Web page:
A decision about whether to allow Huntington Beach to rezone a portion of the Bolsa Chica mesa known to harbor historical artifacts will have to wait.

California coastal commissioners unanimously voted Wednesday to postpone a hearing on proposed changes to the city's Local Coastal Program, at the city's request. Local Coastal Programs help local communities in coastal areas guide development, in concert with the Coastal Commission.

A late addendum and changes to the commission staff report prompted Huntington Beach to request a delay in order to allow city officials and the public to digest the new information.

  • Related
  • Anthony Carpio Signature

  • Topics
  • Laws and Legislation
  • Conservation
  • Cultural Development
  • See more topics »

Huntington Beach Planning Director Scott Hess told commissioners that the city and developers involved would like time to analyze and reply to late additions and changes.

The roughly 100-page addendum consists of a few pages of edits made to the original report and a collection of letters from the property owner, historical preservation organizations and archaeologists.

Coastal Commission staff recommends denying amendments to Huntington Beach's Local Coastal Program that would allow property owner Signal Landmark and developer Hearthside Homes to build 22 "green" homes on a five-acre parcel called the Ridge near Bolsa Chica Street and Los Patos Avenue.

The staff document reported that the land use changes would "eliminate a higher-priority land use designation" and "not assure that significant culture resources and sensitive habitats will be protected." Preservationists say the Ridge site, like the rest of the mesa, contains Native American artifacts and remains.

However, the commission would consider approving the amendment if the city and property owners were willing to abide by the agency's requirements.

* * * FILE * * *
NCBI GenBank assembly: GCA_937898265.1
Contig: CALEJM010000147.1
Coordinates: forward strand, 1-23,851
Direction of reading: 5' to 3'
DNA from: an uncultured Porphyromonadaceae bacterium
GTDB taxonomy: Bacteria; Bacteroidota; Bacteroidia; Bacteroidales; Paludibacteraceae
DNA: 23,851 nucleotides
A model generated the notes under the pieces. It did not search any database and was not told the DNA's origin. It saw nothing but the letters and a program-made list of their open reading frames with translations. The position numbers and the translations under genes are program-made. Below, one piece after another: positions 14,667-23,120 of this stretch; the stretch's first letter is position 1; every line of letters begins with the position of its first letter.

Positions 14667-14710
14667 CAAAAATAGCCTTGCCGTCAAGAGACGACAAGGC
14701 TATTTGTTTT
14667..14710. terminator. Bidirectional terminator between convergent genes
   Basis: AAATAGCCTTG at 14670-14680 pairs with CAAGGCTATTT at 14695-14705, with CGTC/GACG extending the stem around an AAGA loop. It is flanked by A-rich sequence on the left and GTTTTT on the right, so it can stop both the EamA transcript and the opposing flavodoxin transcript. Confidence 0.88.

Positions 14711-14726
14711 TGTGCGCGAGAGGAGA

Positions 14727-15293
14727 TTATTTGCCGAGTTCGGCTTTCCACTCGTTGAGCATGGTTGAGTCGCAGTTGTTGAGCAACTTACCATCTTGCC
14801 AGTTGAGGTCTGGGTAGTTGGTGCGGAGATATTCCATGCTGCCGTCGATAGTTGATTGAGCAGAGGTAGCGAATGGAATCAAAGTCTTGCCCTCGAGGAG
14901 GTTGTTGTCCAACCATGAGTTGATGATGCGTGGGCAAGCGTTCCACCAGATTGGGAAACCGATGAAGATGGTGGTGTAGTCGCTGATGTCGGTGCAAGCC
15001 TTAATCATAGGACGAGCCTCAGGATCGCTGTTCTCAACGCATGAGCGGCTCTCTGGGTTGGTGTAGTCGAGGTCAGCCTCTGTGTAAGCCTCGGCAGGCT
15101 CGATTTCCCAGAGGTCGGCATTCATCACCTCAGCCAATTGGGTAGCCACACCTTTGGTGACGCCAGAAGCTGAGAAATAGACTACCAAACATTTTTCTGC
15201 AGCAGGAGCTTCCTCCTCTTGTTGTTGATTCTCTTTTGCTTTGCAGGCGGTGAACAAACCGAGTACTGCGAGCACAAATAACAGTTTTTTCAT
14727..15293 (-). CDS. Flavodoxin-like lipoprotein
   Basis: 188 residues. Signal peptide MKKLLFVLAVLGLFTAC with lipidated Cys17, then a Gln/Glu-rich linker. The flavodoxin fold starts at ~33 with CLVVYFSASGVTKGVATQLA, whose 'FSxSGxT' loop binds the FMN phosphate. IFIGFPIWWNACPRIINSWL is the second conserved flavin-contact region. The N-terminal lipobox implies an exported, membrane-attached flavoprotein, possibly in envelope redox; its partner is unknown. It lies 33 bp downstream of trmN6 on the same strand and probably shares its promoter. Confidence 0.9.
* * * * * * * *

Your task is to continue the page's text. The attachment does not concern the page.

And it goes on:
Originally, commission staff said it would consider the amendments if Signal Landmark chose to buy the neighboring six-acre site owned by the Goodell family, which is also thought to contain Native American artifacts, and ensure that no development takes place there.

Now, in its updated report, commission staff says that before it will consider rezoning the Ridge, the city and the property owners must also "irrevocably" offer the Goodell site to be dedicated to a governmental organization or a nonprofit to be used as open space.

Other new recommendations include requiring a cultural resources protection plan and current biological assessments to be done for both sites.

Many Huntington Beach residents made the trip to the Catamaran Resort Hotel and Spa in San Diego, where this month's meeting was held.

"I would just like to speak on behalf of our commission and to apologize to a number of people, who I imagine have come here with an interest in speaking to us today," Coastal Commission Chairman Steve Kinsey said. "It is a tremendous inconvenience, I'm sure.

"On the other hand, all of us want to have the best opportunity for all parties to present their case, and there was a fair amount of public comment that did come quite late in the process from individuals, organizations and public agencies."

Commission staff will have to determine when it can reschedule the item. Possible dates include the March meeting in Long Beach or the June meeting in Huntington Beach.

Surf City Councilwoman Connie Boardman, who was at the San Diego meeting with 30 or more Bolsa Chica Land Trust members, said the commission made the right move in postponing the hearing.

"It's appropriate to postpone something when the developer brings in something the morning of the hearing, so that the public and the commissioners have a chance to evaluate the changes that they're proposing," she said.